Vault Dweller's closing (at least for the moment) article at RPG Codex is a nice interview with Jason Compton on The Broken Hourglass that aims to go deeper on a smaller number of topics:
Let's explore the urban setting a bit more. The game takes place in a single city, which is great, interesting, and even innovative, but … what exactly does that mean? Why should someone be excited about it?
Well, being in an urban setting means something to the type and variety of people you expect to encounter—fewer wayward lumberjacks and nymphs, and more candle makers, weavers, and artists. More significant than the actual location, I think, is the fact that the PC is cast as a resident of Mal Nassrin. Many RPGs put the player in the role of the Eastwood-esque Stranger. That's all well and good, but rather than dropping the PC from 5000 feet into a strange environment and teaching them the local mores as a newcomer, we are able to join more activity "in progress."
Do you think candle makers, weavers, and artists will be able to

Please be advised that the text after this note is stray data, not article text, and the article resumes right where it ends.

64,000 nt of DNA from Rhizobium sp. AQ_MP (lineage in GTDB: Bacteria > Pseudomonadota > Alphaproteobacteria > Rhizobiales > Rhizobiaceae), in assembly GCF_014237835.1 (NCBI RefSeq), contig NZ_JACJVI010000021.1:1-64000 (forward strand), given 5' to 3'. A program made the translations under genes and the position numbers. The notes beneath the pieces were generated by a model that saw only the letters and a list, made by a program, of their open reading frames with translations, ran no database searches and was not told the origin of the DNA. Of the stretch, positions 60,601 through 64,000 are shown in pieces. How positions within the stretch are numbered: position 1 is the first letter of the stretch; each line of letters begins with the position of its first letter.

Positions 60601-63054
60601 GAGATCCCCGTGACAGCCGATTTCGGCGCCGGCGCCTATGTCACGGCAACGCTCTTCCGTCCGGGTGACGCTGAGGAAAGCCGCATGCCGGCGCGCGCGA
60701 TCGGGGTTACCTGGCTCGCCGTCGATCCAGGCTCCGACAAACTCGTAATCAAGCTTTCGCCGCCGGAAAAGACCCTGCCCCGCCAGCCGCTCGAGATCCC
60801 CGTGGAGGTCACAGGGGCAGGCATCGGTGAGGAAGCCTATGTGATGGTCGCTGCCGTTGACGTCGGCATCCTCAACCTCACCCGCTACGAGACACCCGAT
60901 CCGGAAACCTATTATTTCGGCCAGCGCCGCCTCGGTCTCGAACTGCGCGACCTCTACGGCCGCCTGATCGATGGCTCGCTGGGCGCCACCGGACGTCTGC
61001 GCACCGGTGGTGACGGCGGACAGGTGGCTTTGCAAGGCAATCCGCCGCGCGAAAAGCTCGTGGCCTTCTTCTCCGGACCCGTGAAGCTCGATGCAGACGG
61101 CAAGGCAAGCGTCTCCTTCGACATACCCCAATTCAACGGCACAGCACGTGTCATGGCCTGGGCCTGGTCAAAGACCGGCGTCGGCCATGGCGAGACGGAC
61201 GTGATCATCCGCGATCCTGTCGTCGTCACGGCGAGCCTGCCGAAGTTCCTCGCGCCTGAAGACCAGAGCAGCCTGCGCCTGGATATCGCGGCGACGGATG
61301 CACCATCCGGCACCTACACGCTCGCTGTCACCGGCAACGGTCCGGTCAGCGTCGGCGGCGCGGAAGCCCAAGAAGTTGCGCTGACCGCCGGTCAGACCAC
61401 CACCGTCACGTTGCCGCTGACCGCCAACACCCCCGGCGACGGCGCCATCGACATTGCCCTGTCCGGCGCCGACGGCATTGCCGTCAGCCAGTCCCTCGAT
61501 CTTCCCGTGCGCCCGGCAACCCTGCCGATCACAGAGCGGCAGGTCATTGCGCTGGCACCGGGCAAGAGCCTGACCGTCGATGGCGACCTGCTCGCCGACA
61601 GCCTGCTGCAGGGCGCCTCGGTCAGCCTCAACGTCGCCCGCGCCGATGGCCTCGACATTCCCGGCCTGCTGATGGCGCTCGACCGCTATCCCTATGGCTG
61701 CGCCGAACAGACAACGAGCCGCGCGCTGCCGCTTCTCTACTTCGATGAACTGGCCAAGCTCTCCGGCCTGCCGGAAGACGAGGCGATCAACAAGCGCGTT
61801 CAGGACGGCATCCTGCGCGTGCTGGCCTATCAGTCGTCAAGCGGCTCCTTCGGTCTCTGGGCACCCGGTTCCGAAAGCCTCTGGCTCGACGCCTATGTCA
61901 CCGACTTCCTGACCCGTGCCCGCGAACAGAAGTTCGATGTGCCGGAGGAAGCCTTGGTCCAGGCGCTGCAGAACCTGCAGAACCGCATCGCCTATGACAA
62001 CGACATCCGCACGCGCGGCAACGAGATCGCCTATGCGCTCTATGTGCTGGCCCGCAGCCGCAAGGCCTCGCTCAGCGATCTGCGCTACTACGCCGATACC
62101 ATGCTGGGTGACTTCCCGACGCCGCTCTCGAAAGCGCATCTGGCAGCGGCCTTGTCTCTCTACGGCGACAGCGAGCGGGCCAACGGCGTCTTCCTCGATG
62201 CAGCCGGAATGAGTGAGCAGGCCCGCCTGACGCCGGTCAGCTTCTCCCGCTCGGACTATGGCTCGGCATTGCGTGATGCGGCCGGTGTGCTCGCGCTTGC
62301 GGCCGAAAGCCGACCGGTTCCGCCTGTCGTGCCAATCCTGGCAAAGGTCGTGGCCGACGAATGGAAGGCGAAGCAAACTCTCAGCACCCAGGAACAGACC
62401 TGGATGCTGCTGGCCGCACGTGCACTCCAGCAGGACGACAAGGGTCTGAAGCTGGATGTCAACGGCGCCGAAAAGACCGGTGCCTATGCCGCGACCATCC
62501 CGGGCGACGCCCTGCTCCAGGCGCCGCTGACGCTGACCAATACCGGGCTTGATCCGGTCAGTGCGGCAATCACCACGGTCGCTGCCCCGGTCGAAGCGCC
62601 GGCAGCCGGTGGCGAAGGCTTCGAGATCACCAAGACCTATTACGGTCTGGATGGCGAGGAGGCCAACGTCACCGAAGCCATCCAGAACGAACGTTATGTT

generate enough excitement for players?
The more important thing to make clear here is that I don't think every single square inch of the game is there to tangibly "generate excitement." Some elements of a story contribute to that story without, themselves, being "exciting." Sometimes a trip to the brewery is just a trip to the brewery. You may meet someone who gives you a better sense of "Mal Nassrin as a real place" or "Mal Nassrin, a place with real people who need help," and if that heightens the overall excitement I hope we generate every time you start the game and hear the theme music, so much the better.
Now, our candle-making shop just so happens to contain a brief existential encounter, which may amuse or satisfy or enlighten on its own merits, but I don't look at every one of the areas and say "What generates excitement here?" I say "How can this contribute to the story?" Sometimes that means a major, plot-advancing encounter, and sometimes that means just providing a little glue.
A refreshing change from the usual interview, and the approach of asking only a few questions and examining them in detail seems to work well. Particularly enjoyed the in depth quest description, which you seldom get in an interview.
Hope this isn't the last thing we hear from Vault Dweller, no matter where he ends up.